The two women then connected with Ronit Levin Delgado, an Israeli artist and a member of the Jewish Art Salon who was heavily involved with the hanging of “Kidnapped” posters around the city in the weeks following Oct. 7. Levin Delgado had just received a grant as part of a partnership between New York City’s Office for the Prevention of Hate Crimes and COJECO, a nonprofit that works with the Russian-speaking Jewish community, to create art about antisemitism. The three teamed up with the curators at 81 Leonard Gallery, Nancy Pantirer and Hannah Rothbard, to work on an exhibit together. 

“Alive” made out of blue lipstick by Ronit Levin Delgado. (Roman Dean)

In early April, Verwer opened a call for submissions for artwork that grappled with antisemitism to her 500-member network in the Jewish Art Salon. The response, said Verwer, was “overwhelming.” Of the 50 who applied to feature in the exhibition, the curators whittled it down to 21 artists who range in age from 25 to 81 and come from eight states as well as from Israel. 

“What you see is a small selection of what came in — there were so many people dying to participate in this,” Verwer said. “It’s a Jewish group and we’re here to support each other and create community — that’s what people want.”

Since Oct. 7, “Everybody feels a crunch being afraid to be a Jewish artist,” she said. “Artists who never really formally said, ‘I’m Jewish’ are all of a sudden seeing how important it is to them.”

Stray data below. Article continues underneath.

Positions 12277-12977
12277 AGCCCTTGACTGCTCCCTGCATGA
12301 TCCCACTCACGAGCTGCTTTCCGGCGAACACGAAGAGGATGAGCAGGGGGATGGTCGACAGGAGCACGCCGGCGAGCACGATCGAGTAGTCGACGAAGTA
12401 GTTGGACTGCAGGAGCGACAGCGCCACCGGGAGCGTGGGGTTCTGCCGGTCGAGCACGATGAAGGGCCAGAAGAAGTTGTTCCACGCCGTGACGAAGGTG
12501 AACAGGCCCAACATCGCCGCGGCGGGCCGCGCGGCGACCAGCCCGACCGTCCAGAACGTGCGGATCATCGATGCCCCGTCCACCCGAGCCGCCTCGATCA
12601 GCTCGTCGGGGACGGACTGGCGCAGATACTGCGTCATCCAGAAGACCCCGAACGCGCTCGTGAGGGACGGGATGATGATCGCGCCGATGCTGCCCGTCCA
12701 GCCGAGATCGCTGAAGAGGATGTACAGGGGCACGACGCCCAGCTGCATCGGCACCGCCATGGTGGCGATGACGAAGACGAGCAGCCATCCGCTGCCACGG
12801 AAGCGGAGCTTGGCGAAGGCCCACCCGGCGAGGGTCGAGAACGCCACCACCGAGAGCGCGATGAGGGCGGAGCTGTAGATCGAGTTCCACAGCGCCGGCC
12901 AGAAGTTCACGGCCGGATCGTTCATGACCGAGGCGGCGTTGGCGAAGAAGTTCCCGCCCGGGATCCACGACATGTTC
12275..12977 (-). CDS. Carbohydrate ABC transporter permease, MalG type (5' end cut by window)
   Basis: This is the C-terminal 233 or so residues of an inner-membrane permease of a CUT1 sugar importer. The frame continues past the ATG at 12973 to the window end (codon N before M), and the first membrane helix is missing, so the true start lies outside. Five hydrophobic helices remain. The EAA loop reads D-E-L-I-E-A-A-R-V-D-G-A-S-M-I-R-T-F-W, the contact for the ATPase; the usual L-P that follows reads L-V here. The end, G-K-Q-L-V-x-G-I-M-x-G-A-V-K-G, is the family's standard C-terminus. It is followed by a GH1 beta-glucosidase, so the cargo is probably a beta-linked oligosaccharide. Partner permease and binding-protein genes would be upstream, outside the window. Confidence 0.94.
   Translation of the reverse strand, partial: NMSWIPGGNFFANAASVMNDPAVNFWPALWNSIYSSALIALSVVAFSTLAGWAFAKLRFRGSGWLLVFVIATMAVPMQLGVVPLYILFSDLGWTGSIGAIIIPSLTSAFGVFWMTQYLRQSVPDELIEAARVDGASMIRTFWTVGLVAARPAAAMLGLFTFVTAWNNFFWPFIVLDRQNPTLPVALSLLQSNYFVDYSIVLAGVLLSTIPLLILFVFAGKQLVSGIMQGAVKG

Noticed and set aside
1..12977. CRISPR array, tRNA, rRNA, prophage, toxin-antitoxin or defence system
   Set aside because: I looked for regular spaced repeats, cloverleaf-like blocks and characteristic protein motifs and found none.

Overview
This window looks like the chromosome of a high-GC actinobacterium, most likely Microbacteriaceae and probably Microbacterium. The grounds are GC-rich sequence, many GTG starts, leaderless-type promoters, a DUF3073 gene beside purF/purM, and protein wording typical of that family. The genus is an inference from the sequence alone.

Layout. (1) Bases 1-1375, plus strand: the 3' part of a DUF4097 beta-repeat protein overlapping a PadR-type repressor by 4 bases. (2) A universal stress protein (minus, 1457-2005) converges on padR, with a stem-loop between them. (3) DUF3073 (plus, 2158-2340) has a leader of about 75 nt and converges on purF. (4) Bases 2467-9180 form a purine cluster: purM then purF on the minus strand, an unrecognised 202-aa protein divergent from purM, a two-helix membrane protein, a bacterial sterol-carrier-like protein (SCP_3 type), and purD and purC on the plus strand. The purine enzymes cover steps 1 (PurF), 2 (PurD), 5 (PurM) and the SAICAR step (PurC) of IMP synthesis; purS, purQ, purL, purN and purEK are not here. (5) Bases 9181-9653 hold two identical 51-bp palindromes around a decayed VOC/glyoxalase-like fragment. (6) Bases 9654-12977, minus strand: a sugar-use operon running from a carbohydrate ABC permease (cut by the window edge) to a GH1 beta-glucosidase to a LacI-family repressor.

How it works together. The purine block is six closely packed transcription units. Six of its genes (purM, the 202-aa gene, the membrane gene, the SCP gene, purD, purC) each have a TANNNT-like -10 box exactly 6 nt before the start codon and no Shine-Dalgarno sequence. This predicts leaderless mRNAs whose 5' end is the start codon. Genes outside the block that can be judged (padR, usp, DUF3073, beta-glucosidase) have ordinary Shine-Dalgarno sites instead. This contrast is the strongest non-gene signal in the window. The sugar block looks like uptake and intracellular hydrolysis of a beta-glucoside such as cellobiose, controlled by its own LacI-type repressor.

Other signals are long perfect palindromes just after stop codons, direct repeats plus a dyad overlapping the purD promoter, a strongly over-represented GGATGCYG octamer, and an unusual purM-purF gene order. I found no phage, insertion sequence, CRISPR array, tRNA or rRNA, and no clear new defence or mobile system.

The 38 pieces on view — which include painting, photography, sculpture and mixed media — fill the space at 81 Leonard, which is home to a traditional gallery in front and a large, airy work space in the back. Some work focuses on antisemitism of the past — with art and photographs centering on the Holocaust — while others center on the present, creating art to capture what antisemitism means for Jews at this particularly fraught moment in time. 

“Neck Piece” by Goldie Gross. (Roman Dean)

For example, one painting, by Isaac Ben Aharon, is a portrait of Deborah Lipstadt, the United States’ special envoy to monitor and combat antisemitism. Another is a diptych of a woman wearing a necklace with her Hebrew name on it — one version of the necklace tucked into her shirt and one version of her displaying it proudly. 

This diptych — which can be read from covered to uncovered or vice versa — is about the choices we make in identifying ourselves as visibly Jewish and the factors and anxieties that play into it,” the artist, Goldie Gross, writes in the didactic label next to the piece.